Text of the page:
THE 18TH ANNUAL Pottery Expo was held on the Warrandyte riverbank on the weekend of February 24–25, with an extensive list of almost 60 exhibiting potters, local music, wheel throwing demonstrations and workshops on offer.
Local studio potter, and event organiser, Jane Annois, was pleased with the turnout and the success of the Expo.
“We were lucky with lots of visitors, even though there was rain on Saturday,” said Jane, “and Sunday was fabulous, it was perfect.”
“The potters were happy, which is important too, with good sales and a few commissions and orders.”
And although it’s a lot of work, Jane says she wasn’t alone.
“A team of lovely volunteers helped make it a success.”
From the warm welcome I received as I entered, to each interaction with stall holders, I was instantly engaged with the creativity around me.
Local and intrastate potters, with guests from Tasmania and France, had certainly put on a sensory show of colour and natural aesthetics.
Marina Pribaz, a ceramicist from the Daylesford region and joint winner of the Innovative New Ceramics Award (INCA) summed it up nicely.
“Everyone is so individual; we all work with clay but it expresses in so many ways,” she said.
‘Cups to Go’ was my first stop, where a collection of cups and mugs from many of the exhibiting potters were available for sale, with the idea that you would purchase a handmade cup that took your fancy and then head over to the nearby coffee van for a fill.
Diane Williams, a potter from Central Victoria and a volunteer on the stall said,
“It’s a really good idea.
“It collects the diverse range of works from the potters in one place, and you get to enjoy your coffee in a beautiful mug.”
So I took my time choosing and then walked the stalls sipping coffee, keeping an eye out for the maker of my new mug while I chatted with some of the potters.
Exhibiting for their fourth year, Ali Duckworth and Karen Goldsmith make up the Clay Sisters in Croydon.
They enjoy coming to the Expo to connect with other potters as well as visitors.
“It’s lovely to catch up with other potters that you only see once a year,” said Ali.
“Pottery can be a solitary life and I think it’s important to have these kinds of things, to see what everyone is doing and connect.”
Josephine Cassar, from Montmorency, mentioned the importance of being part of a group of potters.
“We meet twice a week and have become a small community.
“I go for the company and to share ideas, we have a communal meal and chat and talk pots.”
Other exhibitors also mentioned the value of the network created by the Expo, saying how they appreciated coming back each year, catching up with people, and that the relationships built over the Expo are integral to their work.
Two awards are presented each year at the Expo, and this year’s judges were visiting ceramicists, Nanna Bayer and Bronwyn Clarke from Tasmania.
The Michael Hallam INCA award for innovative new ceramics, presented by the Warrandyte Riverside Market, was awarded to joint winners Marina Pribaz and Minna Graham, and the Lions Club award for the best stand was presented to Kim Haughie.
All three ceramicists are from the Daylesford region and have been exhibiting at the Pottery Expo for several years.
Kim Haughie said winning the award was a beautiful surprise.
“It’s a bit exciting,” she said with a big smile.
Kim’s work as a potter started over 10 years ago, but she says it all started much further back.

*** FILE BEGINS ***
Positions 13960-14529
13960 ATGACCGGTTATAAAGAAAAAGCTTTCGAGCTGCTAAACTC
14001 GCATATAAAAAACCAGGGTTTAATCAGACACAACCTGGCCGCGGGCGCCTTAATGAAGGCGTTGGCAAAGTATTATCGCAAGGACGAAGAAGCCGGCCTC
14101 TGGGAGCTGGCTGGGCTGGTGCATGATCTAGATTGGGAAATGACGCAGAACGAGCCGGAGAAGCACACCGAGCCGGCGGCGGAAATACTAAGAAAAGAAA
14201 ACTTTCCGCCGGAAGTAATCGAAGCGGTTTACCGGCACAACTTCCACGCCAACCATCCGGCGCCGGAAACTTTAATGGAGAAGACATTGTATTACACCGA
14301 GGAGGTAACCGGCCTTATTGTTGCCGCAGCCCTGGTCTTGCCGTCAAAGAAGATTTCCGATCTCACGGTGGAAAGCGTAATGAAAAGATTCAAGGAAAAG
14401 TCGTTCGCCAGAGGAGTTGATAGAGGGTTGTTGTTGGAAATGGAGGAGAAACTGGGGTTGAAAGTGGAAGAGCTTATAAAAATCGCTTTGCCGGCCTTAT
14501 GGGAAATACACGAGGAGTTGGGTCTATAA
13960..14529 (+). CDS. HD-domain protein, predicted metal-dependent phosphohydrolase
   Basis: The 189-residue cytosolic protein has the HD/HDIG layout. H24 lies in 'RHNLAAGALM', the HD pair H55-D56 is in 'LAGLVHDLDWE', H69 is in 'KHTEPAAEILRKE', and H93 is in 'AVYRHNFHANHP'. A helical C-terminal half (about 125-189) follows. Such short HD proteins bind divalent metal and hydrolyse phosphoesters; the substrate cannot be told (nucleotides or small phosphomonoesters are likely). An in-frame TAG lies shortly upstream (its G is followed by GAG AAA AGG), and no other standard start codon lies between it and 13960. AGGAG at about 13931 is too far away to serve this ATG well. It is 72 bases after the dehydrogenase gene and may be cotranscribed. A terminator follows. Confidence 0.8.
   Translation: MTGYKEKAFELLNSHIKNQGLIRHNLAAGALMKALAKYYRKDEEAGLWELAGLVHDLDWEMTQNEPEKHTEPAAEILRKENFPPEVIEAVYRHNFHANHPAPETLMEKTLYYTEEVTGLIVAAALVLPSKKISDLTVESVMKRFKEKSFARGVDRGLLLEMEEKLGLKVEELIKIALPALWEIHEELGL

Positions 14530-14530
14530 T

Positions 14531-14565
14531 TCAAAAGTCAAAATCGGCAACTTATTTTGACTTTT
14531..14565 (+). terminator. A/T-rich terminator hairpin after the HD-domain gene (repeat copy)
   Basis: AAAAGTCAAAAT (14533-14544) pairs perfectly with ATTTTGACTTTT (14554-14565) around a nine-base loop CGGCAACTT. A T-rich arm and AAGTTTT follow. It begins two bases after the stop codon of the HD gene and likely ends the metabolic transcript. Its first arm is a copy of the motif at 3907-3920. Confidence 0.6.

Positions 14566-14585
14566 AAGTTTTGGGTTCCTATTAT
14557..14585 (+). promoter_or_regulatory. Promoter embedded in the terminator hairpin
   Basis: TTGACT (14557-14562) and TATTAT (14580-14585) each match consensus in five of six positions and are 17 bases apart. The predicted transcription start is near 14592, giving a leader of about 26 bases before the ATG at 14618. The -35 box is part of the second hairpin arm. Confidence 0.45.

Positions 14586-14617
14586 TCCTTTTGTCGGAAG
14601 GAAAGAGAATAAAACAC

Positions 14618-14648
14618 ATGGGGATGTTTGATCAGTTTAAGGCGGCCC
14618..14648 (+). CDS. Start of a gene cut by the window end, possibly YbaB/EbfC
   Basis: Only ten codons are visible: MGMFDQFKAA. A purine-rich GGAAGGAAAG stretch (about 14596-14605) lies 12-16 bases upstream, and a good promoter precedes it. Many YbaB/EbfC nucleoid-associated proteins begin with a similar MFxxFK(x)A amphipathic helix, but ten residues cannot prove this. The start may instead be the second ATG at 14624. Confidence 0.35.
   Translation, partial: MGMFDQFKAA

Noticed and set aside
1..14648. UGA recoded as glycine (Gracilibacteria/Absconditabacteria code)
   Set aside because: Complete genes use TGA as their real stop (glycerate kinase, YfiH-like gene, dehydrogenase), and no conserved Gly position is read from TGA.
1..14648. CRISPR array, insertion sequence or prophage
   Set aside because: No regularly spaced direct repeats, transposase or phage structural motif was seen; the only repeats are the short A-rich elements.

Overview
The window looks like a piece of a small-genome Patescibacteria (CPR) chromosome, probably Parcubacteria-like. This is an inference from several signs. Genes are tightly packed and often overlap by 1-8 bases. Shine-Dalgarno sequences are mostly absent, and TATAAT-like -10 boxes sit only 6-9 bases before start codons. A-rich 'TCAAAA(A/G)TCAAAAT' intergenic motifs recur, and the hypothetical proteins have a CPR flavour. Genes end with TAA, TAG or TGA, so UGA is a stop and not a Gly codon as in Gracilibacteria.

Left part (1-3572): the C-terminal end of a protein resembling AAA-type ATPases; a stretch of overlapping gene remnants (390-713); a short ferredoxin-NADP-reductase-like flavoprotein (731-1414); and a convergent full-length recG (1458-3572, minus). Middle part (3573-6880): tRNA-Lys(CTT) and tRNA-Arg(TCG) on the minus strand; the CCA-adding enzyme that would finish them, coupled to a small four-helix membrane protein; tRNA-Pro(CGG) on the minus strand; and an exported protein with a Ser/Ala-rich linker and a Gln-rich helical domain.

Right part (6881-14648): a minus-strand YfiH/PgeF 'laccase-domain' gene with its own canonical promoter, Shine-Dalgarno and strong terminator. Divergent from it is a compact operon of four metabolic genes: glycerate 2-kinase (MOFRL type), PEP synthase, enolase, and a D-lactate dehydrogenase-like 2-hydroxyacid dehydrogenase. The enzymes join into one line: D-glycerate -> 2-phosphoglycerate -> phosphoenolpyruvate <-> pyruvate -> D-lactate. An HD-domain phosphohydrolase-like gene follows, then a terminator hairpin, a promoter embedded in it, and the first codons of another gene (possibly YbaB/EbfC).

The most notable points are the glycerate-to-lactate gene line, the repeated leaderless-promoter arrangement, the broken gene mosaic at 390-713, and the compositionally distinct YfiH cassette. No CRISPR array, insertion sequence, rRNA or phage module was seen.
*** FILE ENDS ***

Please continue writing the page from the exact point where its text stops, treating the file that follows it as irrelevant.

“I think it was seeded in my childhood.
“I spent hours in the sandpit, and then later, as I got into gardening, it went from there.”
Kim has a dam on her rural property and said: “Digging down deep I found clay; it’s lovely using the clay from my own property — my surroundings and my environment influence my work”.
Minna Graham, has been coming to the Expo for seven years and says that being a joint winner of the INCA is really affirming.
“I spend so much time on my own, at least eight hours a day just sitting in my studio, on my own, doing my thing, making my thing.
“You come here and you are surrounded by your peers and you really get some fantastic feedback.
“It makes you feel you are on the right track.
“This weekend is bolstering for me; it just makes me keep going.
“It’s the reset button for me every year.”
Jane Annois also likes discovering and supporting new musicians for the event and was very pleased with this year’s line-up.
“They were all good quality, local musicians, and there was a good feel about the place all weekend,” said Jane.
Wandering around, it was hard not to stop and listen to the music, and a nice patch of grass made the invitation to sit awhile even more appealing.
Nearby was the Manningham Arts Centre and Clayworks stall, where children, and a few adults, were deeply engrossed in painting and etching clay squares.
These terracotta squares will be returning to the community in a few months as a permanent piece of art for the community to enjoy.
Further along I came across French ceramicist, Jean Marc Plantier, who 20 years ago was part of the original idea to bring the Marche de Potiers (Potters Markets) of France to Warrandyte.
Jean Marc has been attending the Pottery Expo since it began in 2001 and clearly loves the river and the surroundings, and what has become of their idea.
“It’s a wonderful place,” said Jean Marc, “I like coming, and I will come again and again.”
Of course you will Jean Marc, for without you and Jane, we would not have such a glorious event.
Next year, Jean Marc will return with five other French potters, and as more and more local potters are applying to be part of the Expo, Jane says we can expect an even greater variety in the work.
Thank you Jane and Jean Marc, for you have brought something beautiful to our place.